Bekah:

Yeah. If you have any ideas for that, leave us a comment.

Dan:

leave us a comment on Twitter

Bekah:

Oh, Twitter would be a good place to. Or, or on the, the podcast episode

Dan:

Oh yeah.

Bekah:

they're listening.

Dan:

Oh, like a review.

Bekah:

Well, you can leave a review with a comment about

Dan:

Yeah, but to do a review,

Bekah:

Well, we also what, like reviews. We love reviews,

Dan:

definitely give us reviews

Bekah:

give us a review.

Dan:

af Yeah. In your review, tell us how to fix the interview process as well, Yep. We'll, we'll read those for sure.

Bekah:

And hit us up on Twitter, VirtualCoffeeIO

Dan:

Yeah. I'll also. Other places, I'm sure.

Bekah:

Lots of places we're, we're around.

Dan:

Listen to the end of the episode for all of the different places that we've listed that you can contact us at

Bekah:

But if you wanna hear the rest of this episode, you should definitely listen and we're gonna start this episode of the podcast like we start every other Virtual Coffee podcast episode, and how we start every Virtual Coffee. We introduce ourselves with our name, where we're from, what we do, and a random check-in question. So we help you enjoy this episode.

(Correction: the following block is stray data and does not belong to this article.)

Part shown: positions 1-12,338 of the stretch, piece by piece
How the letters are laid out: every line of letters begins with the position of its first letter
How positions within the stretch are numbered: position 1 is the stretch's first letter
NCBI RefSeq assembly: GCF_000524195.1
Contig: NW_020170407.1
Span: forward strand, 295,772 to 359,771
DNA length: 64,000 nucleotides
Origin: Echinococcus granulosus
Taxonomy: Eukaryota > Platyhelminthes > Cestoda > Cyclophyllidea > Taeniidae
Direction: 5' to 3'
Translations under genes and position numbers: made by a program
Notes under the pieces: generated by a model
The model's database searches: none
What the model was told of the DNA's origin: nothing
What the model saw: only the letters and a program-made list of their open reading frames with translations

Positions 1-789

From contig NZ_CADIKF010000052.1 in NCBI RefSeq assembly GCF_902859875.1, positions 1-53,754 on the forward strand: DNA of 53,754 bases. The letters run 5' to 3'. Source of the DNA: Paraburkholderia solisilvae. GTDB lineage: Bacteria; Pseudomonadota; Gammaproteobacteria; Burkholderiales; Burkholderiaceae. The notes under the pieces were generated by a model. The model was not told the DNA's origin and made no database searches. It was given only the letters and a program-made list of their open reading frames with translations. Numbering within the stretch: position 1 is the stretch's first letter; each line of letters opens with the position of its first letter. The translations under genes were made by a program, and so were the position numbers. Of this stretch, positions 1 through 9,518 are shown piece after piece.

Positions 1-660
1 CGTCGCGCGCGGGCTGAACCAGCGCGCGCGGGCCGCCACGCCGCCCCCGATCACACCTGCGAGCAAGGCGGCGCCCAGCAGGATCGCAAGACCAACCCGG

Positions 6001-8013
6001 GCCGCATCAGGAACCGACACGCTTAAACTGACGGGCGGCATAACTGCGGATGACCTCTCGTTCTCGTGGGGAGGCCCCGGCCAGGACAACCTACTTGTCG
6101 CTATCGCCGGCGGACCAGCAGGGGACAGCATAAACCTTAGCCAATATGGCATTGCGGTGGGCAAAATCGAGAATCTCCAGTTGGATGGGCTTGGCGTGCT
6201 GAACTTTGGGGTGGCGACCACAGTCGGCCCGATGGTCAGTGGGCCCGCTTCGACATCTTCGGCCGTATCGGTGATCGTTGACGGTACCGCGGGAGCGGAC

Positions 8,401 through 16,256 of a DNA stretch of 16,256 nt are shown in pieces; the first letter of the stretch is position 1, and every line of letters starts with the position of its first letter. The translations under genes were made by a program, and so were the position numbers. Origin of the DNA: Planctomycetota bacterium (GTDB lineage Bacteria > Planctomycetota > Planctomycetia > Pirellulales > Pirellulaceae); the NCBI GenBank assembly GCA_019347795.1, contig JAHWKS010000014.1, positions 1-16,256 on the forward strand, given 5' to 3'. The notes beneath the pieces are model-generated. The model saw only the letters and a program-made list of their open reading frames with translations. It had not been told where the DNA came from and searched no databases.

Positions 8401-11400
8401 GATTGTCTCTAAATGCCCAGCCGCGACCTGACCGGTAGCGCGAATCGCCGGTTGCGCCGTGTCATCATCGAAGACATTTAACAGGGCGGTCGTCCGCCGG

Dan:

That was a great segue.

Bekah:

It's my, my one and only talent,

Dan:

You do. You are very good at segues.

Bekah:

Today's random check-in question is, what was your least favorite food as a child? Do you still hate it or do you love it now? My name is Bekah. I am a technical community builder from a small town in Ohio, and I think that I liked a lot of food, but I did refuse to eat any red meat or. Pork other than bacon, Uh, for like from the time I was 11 until the time I was 21. Um, so I, I didn't hate it. I just didn't want to eat it. I do eat it now, but it is also not my favorite. I, I enjoy chicken in fish still a lot. So that's it. I'm boring.

Dan:

Uh, Alright, well, hi, I'm. I do web development in Cleveland, Ohio, and um, yeah, I don't know if I ever had like a least favorite food, but the one that popped into my mind, a food that I did not like, and now I like, uh, was green beans. Um, like I, and I think part of that was, I am pretty sure that growing up we weren't eating like fresh green beans, you know, they were, you know what I mean? They were like canned or whatever.

Bekah:

you eat green bean casserole, though? I love green bean casserole.

Dan:

I probably avoided it because I just didn't like green beans. You know what I mean? Like, there's just, there's just that thing. But, uh, now, like, especially like a, like crispy, like a, not crispy, but crunchy, I don't know, whatever, but fresh green beans, you know, Like not like, Especially if they're not overcooked. Yeah, yeah, yeah, yeah. Exactly. They got a little crunch to 'em. I'm big fan these days.

Shelley: